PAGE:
For farmers and ranchers, the focus should not be on legislation or other means of concealing their production practices. Instead, they should engage the public with a policy of transparency. First, of course, producers should take steps to assure their animal-care practices meet or exceed commonly accepted standards, train their employees to adhere to those standards and document their policies and practices. The Beef Quality Assurance program provides an excellent avenue for training and documentation in animal welfare and other management considerations. With their houses in order, producers can confidently open their gates to public scrutiny.

Unfortunately, even a well-run operation could be victimized if clandestine photos or videos are taken out of context or even staged to create a sensation. Producers need to carefully evaluate who they hire and monitor employees carefully.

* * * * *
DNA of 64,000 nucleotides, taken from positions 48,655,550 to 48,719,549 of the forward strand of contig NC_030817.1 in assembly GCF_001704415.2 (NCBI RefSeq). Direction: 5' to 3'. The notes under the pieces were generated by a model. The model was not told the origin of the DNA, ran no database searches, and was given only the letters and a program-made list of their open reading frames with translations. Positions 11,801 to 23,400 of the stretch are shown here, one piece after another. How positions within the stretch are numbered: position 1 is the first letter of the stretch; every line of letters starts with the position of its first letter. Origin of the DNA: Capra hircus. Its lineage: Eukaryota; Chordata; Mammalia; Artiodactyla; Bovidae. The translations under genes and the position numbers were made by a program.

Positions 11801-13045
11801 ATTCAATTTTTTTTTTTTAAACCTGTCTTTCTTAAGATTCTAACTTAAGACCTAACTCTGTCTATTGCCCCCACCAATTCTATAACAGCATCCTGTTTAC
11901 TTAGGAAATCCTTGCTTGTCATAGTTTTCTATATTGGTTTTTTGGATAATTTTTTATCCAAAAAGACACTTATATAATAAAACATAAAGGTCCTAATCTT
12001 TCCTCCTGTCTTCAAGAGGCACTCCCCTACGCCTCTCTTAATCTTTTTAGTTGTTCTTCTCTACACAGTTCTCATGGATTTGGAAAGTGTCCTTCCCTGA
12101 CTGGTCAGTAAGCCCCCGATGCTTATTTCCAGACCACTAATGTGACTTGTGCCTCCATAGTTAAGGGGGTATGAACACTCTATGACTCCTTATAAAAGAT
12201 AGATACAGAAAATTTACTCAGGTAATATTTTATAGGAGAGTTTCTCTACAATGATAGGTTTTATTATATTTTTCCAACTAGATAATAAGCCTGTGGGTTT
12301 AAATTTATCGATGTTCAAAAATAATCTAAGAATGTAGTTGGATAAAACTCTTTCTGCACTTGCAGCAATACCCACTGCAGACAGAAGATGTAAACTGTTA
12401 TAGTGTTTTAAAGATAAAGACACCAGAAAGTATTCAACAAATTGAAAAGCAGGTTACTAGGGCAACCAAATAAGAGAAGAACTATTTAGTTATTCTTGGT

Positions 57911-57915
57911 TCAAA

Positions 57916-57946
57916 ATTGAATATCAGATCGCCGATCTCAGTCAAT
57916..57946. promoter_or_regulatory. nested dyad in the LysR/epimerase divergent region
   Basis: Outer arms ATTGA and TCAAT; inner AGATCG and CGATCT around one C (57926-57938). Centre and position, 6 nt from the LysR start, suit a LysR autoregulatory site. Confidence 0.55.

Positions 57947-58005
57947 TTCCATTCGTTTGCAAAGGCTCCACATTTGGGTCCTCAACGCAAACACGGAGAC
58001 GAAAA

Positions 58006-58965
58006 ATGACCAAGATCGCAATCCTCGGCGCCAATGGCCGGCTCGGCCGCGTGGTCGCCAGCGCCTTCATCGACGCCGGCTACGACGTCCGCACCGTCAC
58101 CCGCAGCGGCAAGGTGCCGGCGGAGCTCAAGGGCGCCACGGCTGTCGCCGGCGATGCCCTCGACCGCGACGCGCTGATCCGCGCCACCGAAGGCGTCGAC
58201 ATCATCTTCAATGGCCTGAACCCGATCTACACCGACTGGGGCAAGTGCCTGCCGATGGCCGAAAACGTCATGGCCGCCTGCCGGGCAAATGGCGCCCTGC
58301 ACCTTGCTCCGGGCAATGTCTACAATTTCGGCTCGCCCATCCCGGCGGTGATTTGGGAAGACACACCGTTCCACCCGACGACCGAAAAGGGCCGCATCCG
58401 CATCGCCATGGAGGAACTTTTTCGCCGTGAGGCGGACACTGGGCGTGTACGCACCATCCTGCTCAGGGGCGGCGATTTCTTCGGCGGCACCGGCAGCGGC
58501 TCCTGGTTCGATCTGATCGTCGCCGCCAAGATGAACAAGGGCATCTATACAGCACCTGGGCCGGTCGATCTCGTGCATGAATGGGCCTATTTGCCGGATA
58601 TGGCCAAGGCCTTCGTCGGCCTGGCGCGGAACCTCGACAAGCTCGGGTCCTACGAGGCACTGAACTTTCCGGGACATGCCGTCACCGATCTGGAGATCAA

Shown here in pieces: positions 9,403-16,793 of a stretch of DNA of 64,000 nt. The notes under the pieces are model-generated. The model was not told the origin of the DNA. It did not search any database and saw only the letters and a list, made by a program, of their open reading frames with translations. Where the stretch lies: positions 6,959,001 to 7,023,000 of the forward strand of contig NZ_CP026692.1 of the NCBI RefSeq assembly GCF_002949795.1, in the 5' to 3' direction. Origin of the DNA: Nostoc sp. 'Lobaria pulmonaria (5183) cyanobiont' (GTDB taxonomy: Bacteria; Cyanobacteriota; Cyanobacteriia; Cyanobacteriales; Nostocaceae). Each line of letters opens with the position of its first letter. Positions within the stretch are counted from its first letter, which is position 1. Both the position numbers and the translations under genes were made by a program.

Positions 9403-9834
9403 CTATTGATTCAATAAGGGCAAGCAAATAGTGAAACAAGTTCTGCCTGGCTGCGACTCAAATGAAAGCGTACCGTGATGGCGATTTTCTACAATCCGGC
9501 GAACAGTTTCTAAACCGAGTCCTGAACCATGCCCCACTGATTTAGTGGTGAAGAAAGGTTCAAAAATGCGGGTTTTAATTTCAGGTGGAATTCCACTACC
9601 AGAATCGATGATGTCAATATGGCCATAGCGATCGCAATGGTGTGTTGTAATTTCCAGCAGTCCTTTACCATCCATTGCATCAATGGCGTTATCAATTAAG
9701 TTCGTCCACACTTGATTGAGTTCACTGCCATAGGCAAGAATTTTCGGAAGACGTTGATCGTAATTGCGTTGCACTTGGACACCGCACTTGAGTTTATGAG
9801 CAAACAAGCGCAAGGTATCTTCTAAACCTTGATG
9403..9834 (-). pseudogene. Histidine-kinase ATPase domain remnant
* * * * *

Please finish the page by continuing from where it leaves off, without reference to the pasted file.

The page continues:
In my years as an agricultural editor, I’ve had the privelege of visiting many farms ranches and feedlots across the country. Without exception and for good reason, the owners and managers took great pride in their operations and in the ways they treat their animals. Sadly, a few isolated incidents have created a fearful environment in which even the best managers worry about how their operation might be portrayed, leading to actions such as the Florida photography bill, which only add to perceptions that producers have something to hide.


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Barnes    
March, 01, 2011 at 08:37 AM

If the farm is a private space then yes a photographer must get a signed release. Your abiltiy to photograph something ends in the end of public spaces. A photographer must always get a release from his subjects and so why not here as well.

Lucy Dalglish    
Washington, DC  |  March, 01, 2011 at 10:57 AM

Please correct my first name. I don't know where anybody got the name "Judy."

Rachel Allen    
Tampa, Florida  |  March, 01, 2011 at 05:33 PM